The sodium salt of patent blue (Chemical Abstracts Service
patient was injected with several milliliters of isosulfan blue
[CAS] No. 129-17-9) is, among many other names, also
perilesionally as a marker for the lymphatic drainage system
called sulfan blue, food blue 3, patent blue VF, and acid blue
of the diseased tissue in preparation for the intended SLNB.
1. Isosulfan blue (CAS No. 68238-36-8) is the 2,5-disulfo-
Skin prick and intracutaneous tests were then performed
phenyl structural isomer of patent blue (not patent blue V)
with isosulfan blue and patent blue V (concentration forintracutaneous tests: 1:1 to 1:106 of stock solution [1%]) andmethylene blue (1:1 to 1:104 of stock solution [1%]). Meth-ylene blue results were negative for all the tests, whereasisosulfan blue and patent blue V results were positive up todilutions of 1:105 of the stock solution, positive being definedas a wheal larger than the negative control after 15 minutes.
Informed consent was obtained from 9 healthy individuals
who had never been exposed to isosulfan blue or patent blueV in a medical context and who served as controls for theintracutaneous tests. This testing was approved by the ethics
Figure 1. Chemical structure of patent blue V (A) and isosulfan blue
committee of the Medical Faculty of the University of Basel.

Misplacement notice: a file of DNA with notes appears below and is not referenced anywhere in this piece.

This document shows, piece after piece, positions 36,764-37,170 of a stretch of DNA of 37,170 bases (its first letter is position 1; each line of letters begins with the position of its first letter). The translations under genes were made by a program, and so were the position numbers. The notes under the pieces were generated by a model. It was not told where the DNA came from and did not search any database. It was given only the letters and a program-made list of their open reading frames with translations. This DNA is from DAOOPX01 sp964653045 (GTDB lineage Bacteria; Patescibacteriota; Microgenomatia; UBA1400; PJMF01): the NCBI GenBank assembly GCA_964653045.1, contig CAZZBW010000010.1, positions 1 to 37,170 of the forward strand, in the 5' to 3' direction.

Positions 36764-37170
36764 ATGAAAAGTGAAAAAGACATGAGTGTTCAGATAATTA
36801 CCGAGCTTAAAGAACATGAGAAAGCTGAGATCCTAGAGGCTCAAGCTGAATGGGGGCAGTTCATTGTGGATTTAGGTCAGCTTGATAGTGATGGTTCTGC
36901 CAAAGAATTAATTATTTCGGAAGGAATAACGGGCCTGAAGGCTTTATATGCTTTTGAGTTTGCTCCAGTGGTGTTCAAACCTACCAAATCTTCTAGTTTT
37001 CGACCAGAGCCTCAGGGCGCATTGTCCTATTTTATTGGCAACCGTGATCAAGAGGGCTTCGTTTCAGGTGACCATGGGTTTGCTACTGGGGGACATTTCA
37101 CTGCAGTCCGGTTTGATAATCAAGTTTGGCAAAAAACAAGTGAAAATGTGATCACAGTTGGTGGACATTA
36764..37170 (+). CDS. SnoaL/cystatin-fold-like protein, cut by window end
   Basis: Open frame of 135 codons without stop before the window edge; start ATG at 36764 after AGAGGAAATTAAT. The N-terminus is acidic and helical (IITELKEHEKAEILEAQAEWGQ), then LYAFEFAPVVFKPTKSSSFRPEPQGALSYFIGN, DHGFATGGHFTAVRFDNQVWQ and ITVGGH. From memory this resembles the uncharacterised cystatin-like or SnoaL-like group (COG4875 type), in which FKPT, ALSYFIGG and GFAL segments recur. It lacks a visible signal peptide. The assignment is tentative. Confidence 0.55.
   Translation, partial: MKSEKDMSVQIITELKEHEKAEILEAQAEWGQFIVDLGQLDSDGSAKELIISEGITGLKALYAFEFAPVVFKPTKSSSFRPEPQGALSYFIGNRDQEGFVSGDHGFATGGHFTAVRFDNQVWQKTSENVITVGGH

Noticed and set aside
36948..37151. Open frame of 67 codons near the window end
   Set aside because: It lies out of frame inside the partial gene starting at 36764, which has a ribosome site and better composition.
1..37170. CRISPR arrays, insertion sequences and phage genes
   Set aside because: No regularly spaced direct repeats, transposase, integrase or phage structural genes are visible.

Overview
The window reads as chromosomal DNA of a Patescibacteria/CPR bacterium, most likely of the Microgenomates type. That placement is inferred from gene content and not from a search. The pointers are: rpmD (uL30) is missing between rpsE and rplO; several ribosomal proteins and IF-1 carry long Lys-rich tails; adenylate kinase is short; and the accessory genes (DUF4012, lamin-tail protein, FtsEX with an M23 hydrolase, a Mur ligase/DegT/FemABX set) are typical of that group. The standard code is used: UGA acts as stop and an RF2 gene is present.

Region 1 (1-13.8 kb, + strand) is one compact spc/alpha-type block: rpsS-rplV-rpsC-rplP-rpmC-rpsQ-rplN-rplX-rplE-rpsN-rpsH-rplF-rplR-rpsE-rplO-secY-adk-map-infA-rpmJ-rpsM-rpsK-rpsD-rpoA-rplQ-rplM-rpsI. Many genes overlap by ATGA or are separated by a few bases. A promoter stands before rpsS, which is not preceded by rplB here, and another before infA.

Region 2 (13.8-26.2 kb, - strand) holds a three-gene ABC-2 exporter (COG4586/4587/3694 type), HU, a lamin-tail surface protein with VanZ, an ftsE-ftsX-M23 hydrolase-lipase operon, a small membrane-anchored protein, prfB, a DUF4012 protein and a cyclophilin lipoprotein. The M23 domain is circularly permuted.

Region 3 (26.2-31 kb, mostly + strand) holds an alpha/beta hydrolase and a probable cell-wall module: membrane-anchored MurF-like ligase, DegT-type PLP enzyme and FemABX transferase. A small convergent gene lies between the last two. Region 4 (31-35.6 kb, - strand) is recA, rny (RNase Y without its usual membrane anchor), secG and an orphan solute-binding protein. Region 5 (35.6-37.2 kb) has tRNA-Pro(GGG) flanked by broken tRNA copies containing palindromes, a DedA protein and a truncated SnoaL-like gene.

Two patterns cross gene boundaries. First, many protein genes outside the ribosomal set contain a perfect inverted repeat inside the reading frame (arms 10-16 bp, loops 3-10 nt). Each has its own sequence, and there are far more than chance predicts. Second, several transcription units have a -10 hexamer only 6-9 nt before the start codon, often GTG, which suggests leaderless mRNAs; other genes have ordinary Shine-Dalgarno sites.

ANNALS OF ALLERGY, ASTHMA & IMMUNOLOGY
and is sold under the trade name Lymphazurine.6 Patent blue
after injection of the drug indicate as much. The cause of
V is predominantly provided as calcium-chelated dimer (CAS
biphasic reactions is not yet understood completely. Sampson
No. 3536-49-0) and can also be found under the name patent
et al15 and Lee and Greenes16 discuss in studies of children
blue violet, food blue 5, acid blue 3, and disulfine blue. It is
and adolescents a relatively long time between initial ana-
also known as E 131 and is still on the market as a food
phylaxis and the administration of epinephrine and its corre-
colorant, in contrast to the report by Quiliquini et al.7 Patent
lation with the occurrence of a second anaphylactic (biphasic)
blue V has a slightly different chemical structure containing
episode. In a study17 of 639 patients who underwent SLNB
an additional hydroxyl group at position 5.
for breast cancer using isosulfan blue, 7 anaphylactic reac-
Because of the close structural relationship of these vital
tions occurred, 2 of which were biphasic. The 2 patients had
dyes, cross-reactivity may be assumed and could be shown
recurrences during postoperative monitoring (6 and 8 hours
clinically and in the Flow-CAST in our patient. Recently,
after surgery) and again responded well to antiallergic treat-
flow cytometric quantification of CD63-positive basophils
ment.17 Quiliquini et al7 described a patient with a second
has been shown to be a useful tool in the diagnosis of type I
episode of severe anaphylaxis 3 hours after the first. In that
sensitization to patent blue V.8 For most patients, the mode of